• In our example the entry we are processing right now is DNS master zone (idnsZone entry). The callback transforms LDAP entry into BIND internal event structure. The event is sent to event queue to one of BIND internal tasks. From this point the event follows BIND synchronization rules.

Initial data processing

The event queue is managed by BIND. Each event is processed by task determined by event sender. Different tasks are running in parallel, each task processing its event queue. At this point BIND synchronization primitives and task model is in play again. An example of event processing follows:

  1. Event generated from LDAP master zone entry calls several internal functions in the plugin:
  • update_zone() to process the event
    • ldap_parse_master_zoneentry() to process DNS master zone update
      • create_zone() to create a new DNS zone in BIND
    • zone_sync_apex() to store data from LDAP into internal database used by the plugin

At this point the plugin is creating new DNS zone inside BIND. To do this, the plugin is calling many dns_zone*() functions from BIND API. The new zone is associated with LDAP plugin using dns_zone_setdbtype() function. (This would not be possible without calling dns_db_register() function during plugin initialization.)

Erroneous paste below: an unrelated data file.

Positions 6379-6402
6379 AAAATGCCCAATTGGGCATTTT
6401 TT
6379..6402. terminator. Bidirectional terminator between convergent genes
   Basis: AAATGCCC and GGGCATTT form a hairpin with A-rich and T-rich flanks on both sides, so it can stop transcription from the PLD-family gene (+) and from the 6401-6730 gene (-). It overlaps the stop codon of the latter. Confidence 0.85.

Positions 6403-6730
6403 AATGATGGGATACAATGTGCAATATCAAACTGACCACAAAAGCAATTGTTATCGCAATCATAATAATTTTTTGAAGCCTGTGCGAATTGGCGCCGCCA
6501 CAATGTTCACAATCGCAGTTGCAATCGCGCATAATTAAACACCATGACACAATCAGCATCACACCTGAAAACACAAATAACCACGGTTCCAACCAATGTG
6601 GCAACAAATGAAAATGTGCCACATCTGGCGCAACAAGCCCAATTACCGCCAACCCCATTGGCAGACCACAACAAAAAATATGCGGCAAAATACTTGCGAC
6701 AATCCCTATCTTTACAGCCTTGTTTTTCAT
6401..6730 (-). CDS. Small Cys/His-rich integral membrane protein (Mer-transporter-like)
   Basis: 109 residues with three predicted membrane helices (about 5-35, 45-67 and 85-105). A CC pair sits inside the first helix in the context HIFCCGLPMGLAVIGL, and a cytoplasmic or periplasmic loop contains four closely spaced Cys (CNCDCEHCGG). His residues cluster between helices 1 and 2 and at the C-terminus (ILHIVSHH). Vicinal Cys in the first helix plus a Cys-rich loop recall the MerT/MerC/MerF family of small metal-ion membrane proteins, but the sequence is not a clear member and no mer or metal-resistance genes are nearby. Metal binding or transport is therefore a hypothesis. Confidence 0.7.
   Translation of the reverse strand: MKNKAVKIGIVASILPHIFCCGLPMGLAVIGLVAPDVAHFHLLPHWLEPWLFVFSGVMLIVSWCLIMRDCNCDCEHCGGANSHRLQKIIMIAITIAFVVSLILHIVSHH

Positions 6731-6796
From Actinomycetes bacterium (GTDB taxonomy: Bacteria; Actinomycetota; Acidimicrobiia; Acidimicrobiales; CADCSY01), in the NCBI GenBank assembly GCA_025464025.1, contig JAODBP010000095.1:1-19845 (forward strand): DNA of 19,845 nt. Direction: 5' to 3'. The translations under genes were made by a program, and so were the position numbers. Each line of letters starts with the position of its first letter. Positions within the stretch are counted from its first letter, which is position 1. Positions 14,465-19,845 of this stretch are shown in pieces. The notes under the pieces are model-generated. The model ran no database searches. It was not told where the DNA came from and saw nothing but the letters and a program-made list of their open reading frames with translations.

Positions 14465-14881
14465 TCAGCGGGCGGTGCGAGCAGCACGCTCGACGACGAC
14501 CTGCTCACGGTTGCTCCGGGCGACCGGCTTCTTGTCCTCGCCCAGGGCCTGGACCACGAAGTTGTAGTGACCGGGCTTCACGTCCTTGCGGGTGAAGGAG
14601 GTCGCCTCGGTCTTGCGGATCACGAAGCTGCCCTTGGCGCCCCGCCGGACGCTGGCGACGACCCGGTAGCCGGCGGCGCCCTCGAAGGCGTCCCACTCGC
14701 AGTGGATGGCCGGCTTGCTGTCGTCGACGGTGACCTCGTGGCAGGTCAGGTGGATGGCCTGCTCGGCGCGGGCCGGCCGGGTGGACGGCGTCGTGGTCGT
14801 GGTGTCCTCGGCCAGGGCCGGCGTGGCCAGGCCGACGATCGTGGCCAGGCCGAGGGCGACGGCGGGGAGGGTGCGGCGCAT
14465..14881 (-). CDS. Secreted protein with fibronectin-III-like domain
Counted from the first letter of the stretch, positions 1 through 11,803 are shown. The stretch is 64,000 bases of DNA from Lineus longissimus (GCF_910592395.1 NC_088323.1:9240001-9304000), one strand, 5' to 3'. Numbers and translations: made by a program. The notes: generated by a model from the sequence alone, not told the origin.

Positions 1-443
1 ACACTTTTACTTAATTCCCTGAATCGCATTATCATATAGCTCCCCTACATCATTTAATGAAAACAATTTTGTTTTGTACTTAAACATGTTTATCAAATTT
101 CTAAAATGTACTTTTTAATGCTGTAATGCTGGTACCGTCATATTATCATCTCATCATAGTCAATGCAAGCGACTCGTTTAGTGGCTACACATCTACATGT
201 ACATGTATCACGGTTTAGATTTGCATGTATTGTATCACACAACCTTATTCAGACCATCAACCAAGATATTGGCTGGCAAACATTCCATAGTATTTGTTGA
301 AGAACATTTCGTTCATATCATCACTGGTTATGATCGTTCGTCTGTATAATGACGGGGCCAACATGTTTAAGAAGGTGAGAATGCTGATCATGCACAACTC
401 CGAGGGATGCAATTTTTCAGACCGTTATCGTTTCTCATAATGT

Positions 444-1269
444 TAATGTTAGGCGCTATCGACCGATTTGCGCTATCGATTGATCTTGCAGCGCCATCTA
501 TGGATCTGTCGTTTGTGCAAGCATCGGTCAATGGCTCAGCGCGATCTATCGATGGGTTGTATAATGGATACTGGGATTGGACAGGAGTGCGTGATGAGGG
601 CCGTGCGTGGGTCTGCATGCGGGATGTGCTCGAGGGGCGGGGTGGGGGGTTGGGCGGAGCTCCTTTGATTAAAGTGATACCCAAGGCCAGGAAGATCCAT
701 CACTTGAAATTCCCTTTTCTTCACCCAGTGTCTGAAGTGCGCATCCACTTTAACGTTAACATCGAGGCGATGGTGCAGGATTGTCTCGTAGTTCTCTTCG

Please note that at this point the new DNS zone is not associated with an BIND database yet. The zone data are stored internally by the plugin (see plugin function zr_add_zone()) but not yet exposed to BIND. The association is done later in a separate event.

  1. When all LDAP entries from LDAP are read, the SyncRepl protocol indicates end of refresh stage by Sync Info Message with option refreshDone = TRUE. Based on this message, OpenLDAP libraries call ldap_sync_intermediate() callback in syncrepl thread.

Zone publication

  1. ldap_sync_intermediate() in the plugin calls sync_barrier_wait() to finalize event processing from refresh stage. When the synchronization is done, chain of calls following from sync_finishev_create() function calls plugin internal function activate_zones().
  2. Plugin internal function activate_zones() uses BIND APIs dns_view_*() and dns_zone_setview() to publish the DNS zone over DNS protocol. After publication, the plugin calls dns_zone_*() APIs to load zone data into BIND. BIND function dns_zone_load() internally calls BIND function dns_db_create() which in turn calls plugin function ldapdb_associate(). This way the plugin-internal zone database gets exposed to BIND and zone data become accessible over DNS.

Normal DNS operation

At this point DNS zone is fully functional and DNS operations can be done on it.